My remarks today are a corollary to, not an argument for or against, the essay by Ta-Nehisi Coates to which I posted a link. There has been a vigorous debate about whether the progressive wing of the Democratic Party should focus its attention on what is called identity politics or should advance policies targeting the needs and interests of the working class. I find this debate unhelpful, and Coates’ essay helped me to become clearer about the reasons.
My theme is a simple one: The great preponderance of Black and Hispanic Americans are working class. Their race or ethnicity is not a substitute for their class position. It does not somehow make their class position politically irrelevant. There are long standing reasons, reaching back to the period shortly after the Civil War, why here in America white and black workers have so rarely formed a united front against capital, reasons about which I have several times written on this blog. But the simple objective facts remain. Let me take a moment to offer a few numbers, by way of setting the stage. These data come from 2015 and 2016, but very little has changed in the intervening time.
Median household income in the United States is somewhat more than $56,000 a year. For those who are utterly innumerate, this means that half of all households earn less than $56,000 each year, half earn more. [Average or mean household income is about $17,000 higher, basically because when Bill Gates walks into a neighborhood bar, the average net worth of people in the bar goes up to several billion each – beware of numbers.] The median income of White households is almost $63,000. But that of Hispanic households is about $45,000, and that of Black households is about $37,000. [That of Asian households is better than $77,000, by the way.]
It doesn’t take much brains to figure out that most Black and Hispanic households are working class. The median weekly wages or full-time Black and Hispanic workers are $678 and $624 respectively, which means that fully half of all fulltime Black and Hispanic workers are earning roughly fifteen dollars an hour or less, and most of course are earning a good deal less. A national minimum wage of fifteen dollars an hour would dramatically improve the economic fortunes of large portions of the Black and Hispanic population. The median wages for fulltime White workers are significantly higher -- $862 – which means that the fifteen dollar an hour minimum wage would benefit a much smaller share of the white working class [although perhaps numerically more people.]
My point is that Black workers are workers. Hispanic workers are workers. A progressive political program targeting working class voters will necessarily target large segments of the Black and Hispanic communities.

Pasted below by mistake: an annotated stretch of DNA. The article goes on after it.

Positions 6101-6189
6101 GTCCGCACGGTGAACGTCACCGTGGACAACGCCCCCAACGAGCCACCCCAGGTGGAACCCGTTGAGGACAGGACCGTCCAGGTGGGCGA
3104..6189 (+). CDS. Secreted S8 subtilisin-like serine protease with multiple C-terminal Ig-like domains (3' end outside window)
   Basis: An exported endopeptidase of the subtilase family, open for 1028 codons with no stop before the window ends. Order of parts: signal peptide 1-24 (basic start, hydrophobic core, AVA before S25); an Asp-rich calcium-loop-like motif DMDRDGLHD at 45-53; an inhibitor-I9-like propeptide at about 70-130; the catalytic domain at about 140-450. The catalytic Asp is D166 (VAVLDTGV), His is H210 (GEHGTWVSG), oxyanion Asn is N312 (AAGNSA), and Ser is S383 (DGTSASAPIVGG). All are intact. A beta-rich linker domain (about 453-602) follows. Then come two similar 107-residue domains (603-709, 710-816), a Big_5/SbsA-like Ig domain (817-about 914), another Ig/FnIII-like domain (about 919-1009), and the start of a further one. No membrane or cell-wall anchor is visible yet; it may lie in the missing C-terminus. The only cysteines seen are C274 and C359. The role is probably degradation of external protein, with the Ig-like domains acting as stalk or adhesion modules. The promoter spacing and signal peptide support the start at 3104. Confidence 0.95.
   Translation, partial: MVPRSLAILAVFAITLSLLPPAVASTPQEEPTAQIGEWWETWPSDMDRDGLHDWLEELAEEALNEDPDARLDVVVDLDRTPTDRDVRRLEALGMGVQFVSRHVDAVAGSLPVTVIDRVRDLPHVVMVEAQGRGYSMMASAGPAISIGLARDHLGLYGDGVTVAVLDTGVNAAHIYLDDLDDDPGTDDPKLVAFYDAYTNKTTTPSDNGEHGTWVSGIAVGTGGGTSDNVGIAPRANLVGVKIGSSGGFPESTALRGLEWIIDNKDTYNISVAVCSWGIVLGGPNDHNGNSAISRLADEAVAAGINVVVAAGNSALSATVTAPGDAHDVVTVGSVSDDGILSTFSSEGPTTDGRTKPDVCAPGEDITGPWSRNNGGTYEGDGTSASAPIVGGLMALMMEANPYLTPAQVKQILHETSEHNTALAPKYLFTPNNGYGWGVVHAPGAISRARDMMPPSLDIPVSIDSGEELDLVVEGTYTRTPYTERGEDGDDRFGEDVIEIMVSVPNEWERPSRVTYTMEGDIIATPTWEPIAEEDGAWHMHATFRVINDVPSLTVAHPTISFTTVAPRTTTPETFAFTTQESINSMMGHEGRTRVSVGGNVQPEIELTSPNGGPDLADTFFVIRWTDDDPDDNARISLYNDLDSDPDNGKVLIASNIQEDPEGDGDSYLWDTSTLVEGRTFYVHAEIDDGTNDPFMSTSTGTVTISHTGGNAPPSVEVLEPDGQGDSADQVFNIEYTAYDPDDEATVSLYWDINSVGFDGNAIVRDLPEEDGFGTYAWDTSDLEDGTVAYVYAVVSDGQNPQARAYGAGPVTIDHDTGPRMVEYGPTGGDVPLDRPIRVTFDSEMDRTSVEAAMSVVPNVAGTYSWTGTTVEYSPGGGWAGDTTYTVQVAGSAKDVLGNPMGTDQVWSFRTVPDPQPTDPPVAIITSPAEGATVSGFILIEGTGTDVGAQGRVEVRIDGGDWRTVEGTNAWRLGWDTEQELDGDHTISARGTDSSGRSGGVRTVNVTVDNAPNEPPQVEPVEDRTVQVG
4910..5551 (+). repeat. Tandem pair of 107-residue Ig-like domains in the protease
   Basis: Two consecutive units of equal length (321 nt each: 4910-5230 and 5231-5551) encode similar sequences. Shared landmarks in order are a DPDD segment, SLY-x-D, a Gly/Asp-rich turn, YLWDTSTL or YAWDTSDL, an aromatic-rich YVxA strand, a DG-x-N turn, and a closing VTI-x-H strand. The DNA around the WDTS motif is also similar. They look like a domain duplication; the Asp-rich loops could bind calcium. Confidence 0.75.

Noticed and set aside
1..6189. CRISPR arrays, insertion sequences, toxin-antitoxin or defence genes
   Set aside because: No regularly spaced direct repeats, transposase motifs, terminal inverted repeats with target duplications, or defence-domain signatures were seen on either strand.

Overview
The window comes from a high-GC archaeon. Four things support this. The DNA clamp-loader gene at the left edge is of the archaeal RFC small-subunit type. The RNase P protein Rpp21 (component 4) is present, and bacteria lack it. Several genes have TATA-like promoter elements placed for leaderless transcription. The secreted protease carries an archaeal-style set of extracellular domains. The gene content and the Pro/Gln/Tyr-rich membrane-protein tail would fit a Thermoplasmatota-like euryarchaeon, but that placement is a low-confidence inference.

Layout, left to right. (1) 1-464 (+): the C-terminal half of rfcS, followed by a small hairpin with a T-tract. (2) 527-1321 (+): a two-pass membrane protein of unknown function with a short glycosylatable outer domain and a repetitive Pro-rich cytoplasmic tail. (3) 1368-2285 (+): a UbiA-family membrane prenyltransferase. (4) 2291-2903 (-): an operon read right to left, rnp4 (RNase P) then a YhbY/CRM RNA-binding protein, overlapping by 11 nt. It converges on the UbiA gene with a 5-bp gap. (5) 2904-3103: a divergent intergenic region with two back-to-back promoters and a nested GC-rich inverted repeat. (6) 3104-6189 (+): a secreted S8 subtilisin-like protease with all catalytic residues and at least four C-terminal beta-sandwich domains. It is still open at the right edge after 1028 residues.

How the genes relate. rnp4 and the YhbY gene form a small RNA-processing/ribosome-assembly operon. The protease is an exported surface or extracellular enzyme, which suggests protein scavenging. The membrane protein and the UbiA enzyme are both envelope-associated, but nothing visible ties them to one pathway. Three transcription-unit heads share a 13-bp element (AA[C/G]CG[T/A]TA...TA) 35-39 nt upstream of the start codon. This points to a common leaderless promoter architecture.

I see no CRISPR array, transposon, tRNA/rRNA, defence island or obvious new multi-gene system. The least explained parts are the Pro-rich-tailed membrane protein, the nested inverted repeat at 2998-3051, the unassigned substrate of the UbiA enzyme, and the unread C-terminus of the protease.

I have many times observed that educational credentials are, in this country, the royal road to the middle and upper middle class. It is worth reminding ourselves therefore of the wide racial and ethnic disparity in the proportions of the population holding a four year college degree. When I was a teenager going off to college, only 5% of American adults 25 years old or older had a four year degree. So few young people went to college that high schools in New York graduated students twice a year, in January and June. The G. I. Bill, the explosion of public higher education, and the Cold War [which led the Federal Government to pour money into universities “for the struggle against godless communism”] produced a sharp upsurge in college attendance, so that today, roughly a third of adults 25 and older hold college degrees. But two-thirds of adult Americans do not have four year degrees, which means that a large majority of Americans have no hope at all of becoming doctors, lawyers, professors, corporate management trainees, college professors, high school teachers, elementary school teachers [!] or, for that matter, F. B. I. agents.
These are the figures for all Americans. As we might expect, the figures vary considerably by race and ethnicity. Here are the data: 32.5% of all adults have four year degrees. For Whites, the figure is 36.2%, for Backs 22.5%, for Hispanics 15.5%. This means that fewer than one in four Black men and women and one in six Hispanic men and women can even aspire to be elementary school teachers or corporate management trainees. Thus, a political platform calling for free college education will benefit young Black and Hispanic men and women even more than young White men and women.
A political platform targeting the needs of working class men and women, and demanding an end to racial and ethnic impediments to decent work, is a winner. That is what we on the left should be agitating for.